Thursday, August 19, 2010

Pure. Simple. Joy.

I read an article not too long ago that stated something to the effect of this ...regardless of how much money a person makes, the average person feels he (or she) would be happier if he made 20% more. This same study also proved that, on average, if an individual were to make 20% more, by the end of the first year, his lifestyle choices fulfill that entire 20% increase in pay, to the point that the increase was completely ineffective to his financial standing, and his happiness level is completely unchanged.

Proof that money cannot buy happiness.

Happiness is priceless. It has also proven to have a positive effect on your overall health and how you handle stress, both of which have great potential to directly affect the natural longevity of your life.

So, think about this. What are some things that you enjoy? What are the good things in life? What truly makes you happy? Forget about the activities that simply occupy your mind or cause you to forget about your troubles for awhile. I'm talking about pure and simple joy. It's out there. It's attainable. And it doesn't cost a cent.

It's an attitude. A choice. A lifestyle. But it is one you have to make and take for yourself. It's so easy to get weighed down by the negative things that are bound to happen. That negativity is infectious and it won't take long before it seeps into every crevice of your life. Things that were once joyful become chores.

Finding pleasure in the little things is a virtue, and one worth striving for.

Shut your eyes and imagine the warm sun shining on your face, the smell of freshly mowed grass, a gentle breeze making the leaves rustle ever so slightly, and you are in no hurry to go anywhere. I can't help but let a smile touch my lips when I experience any one of these things. It's pure. It's simple. And it's certain to make people wonder just exactly what it is that you're smiling about.

(I must also add that, coincidently, that average person in the study mentioned above continues to strive for that next 20%, which is also a great indicator of motivation, but I digress, that is another post...)

Friday, August 6, 2010

Enjoy the Good Stuff. Life is Better That Way.

Some of my best childhood memories are playing with my parents and taking family vacations. Of course, I also have memories of girlie slumber parties with my friends, climbing trees, and eating fresh strawberries out of the garden. And I longingly reminisce the summers that seemed to stretch on forever, and, conversely, sledding down the HUGE sledding hill and building snowfamilies - pets included - in the snowy South Dakota winters. ...interestingly that huge sledding hill somehow doesn't seem so huge anymore.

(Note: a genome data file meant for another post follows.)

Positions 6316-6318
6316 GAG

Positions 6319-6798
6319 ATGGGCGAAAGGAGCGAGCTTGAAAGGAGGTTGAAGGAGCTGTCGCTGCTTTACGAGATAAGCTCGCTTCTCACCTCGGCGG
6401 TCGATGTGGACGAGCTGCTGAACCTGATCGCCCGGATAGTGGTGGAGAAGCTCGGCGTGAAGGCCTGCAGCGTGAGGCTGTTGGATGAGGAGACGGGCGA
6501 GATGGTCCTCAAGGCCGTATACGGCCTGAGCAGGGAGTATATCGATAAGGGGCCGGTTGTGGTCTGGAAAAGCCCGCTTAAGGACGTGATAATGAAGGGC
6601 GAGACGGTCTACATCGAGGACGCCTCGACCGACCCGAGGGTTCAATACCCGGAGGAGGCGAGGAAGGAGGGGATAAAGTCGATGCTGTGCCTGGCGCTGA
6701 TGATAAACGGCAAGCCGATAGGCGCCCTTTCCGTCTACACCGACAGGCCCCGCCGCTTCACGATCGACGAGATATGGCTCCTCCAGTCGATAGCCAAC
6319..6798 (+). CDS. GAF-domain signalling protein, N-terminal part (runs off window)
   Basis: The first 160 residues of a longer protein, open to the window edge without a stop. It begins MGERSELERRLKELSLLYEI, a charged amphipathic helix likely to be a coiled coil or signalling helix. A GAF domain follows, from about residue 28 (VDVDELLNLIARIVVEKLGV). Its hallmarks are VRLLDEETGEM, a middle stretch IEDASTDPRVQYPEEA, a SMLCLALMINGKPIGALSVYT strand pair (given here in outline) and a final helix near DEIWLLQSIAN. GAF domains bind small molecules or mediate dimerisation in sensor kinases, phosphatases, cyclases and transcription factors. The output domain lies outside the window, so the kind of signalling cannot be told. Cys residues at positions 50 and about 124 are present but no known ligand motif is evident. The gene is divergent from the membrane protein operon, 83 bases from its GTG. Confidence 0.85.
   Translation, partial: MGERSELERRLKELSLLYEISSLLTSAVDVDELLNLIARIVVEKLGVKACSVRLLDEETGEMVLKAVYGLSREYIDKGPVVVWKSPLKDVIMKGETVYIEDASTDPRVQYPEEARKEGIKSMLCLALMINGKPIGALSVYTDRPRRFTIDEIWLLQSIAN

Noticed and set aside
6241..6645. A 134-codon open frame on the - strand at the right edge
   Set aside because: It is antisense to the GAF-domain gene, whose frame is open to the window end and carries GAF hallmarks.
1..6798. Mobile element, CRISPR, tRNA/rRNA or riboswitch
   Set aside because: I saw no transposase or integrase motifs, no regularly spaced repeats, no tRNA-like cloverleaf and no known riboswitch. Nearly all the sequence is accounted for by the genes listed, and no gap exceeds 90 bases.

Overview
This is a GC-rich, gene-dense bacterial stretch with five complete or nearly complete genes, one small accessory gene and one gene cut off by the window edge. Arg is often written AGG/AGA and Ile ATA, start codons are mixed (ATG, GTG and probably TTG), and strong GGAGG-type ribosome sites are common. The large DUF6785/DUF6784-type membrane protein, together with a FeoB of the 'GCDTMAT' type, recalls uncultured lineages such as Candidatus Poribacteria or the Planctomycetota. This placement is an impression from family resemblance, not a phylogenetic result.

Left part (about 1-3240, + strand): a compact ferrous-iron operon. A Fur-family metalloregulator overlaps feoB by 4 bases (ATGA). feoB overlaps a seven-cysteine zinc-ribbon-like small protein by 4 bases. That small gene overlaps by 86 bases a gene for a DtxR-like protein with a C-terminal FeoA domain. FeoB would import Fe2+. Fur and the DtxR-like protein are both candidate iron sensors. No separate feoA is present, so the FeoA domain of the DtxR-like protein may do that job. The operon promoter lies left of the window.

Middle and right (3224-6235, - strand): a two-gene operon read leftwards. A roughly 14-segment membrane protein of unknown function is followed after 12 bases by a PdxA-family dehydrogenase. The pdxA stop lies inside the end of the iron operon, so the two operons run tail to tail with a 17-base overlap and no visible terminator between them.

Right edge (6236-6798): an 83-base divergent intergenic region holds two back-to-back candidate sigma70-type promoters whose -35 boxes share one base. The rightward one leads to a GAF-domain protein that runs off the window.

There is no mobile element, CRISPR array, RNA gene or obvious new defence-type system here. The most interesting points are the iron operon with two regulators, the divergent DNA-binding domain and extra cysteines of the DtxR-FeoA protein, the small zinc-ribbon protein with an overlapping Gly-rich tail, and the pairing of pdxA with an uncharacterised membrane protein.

But the best memories, those where I recall nothing but pure, childlike happiness that only a child without an ounce of stress can really experience? Playing with mom and dad. Baseball in the driveway, volleyball in the front yard, a little frisbee when it wasn't too windy. And not too far behind are the family vacations that were an annual summer trip - even if the distance was a mere two hours to visit the Sioux Falls zoo. I'm sure my parents were at least as busy then as I am now. They both worked outside of the home once all four of us kids were in school. Yes. Two parents, four children. That's a 1:2 ratio compared to my 1:1 ratio, with all four of us being active children involved in various sports and other interests. And I thought I had limited time!

Too often, it seems, parents find other things to occupy their children's time while they are busy doing whatever it is there isn't enough time in one day to do. Myself included! My son is 8. And he has a Nintendo DS. He has a wii. He has a TV, VCR, and laptop in his room, not to mention the Legos, Bionicles, and countless other toys that Christmas and Birthdays have showered on him. And, all week this week when I wasn't at work, I was busy cleaning and organizing my home and garage. My home has been in disarray for weeks, and I finally had a need for the other stall of my garage that required me to move the boxes I didn't know where to put when I moved in over two years ago. I was on a mission to have everything done by the weekend, and worked every night, from the time I got home from work til bedtime, while Isaac played basketball in the driveway.

Each evening he asked me to play with him. And each evening I said, "Maybe tomorrow, honey. I've really got to get this finished." All the while feeling a little guilty as I remembered my dad getting home from work and throwing a few pitches until I finally connected with the bat - even before he went inside to clean up. I don't remember my mom and dad saying "just a minute honey, I need to finish this first." unless there was potential for danger or burnt dinner. It seems to me I say "just a minute" more often than I don't...

So, tonight and more nights to come, I'm taking the night off. No working after work. Just playing with my boy, eating dinner together, getting some ice cream, and, inevitably, making some great memories. Because that's the good stuff. That's what life is really all about. No one is going to remember if I had too many papers on my counter, or a few dirty dishes in the sink. But my son will remember for the rest of his life the best parts of us being a family. One that plays together, prays together, loves each other, and makes life better somehow.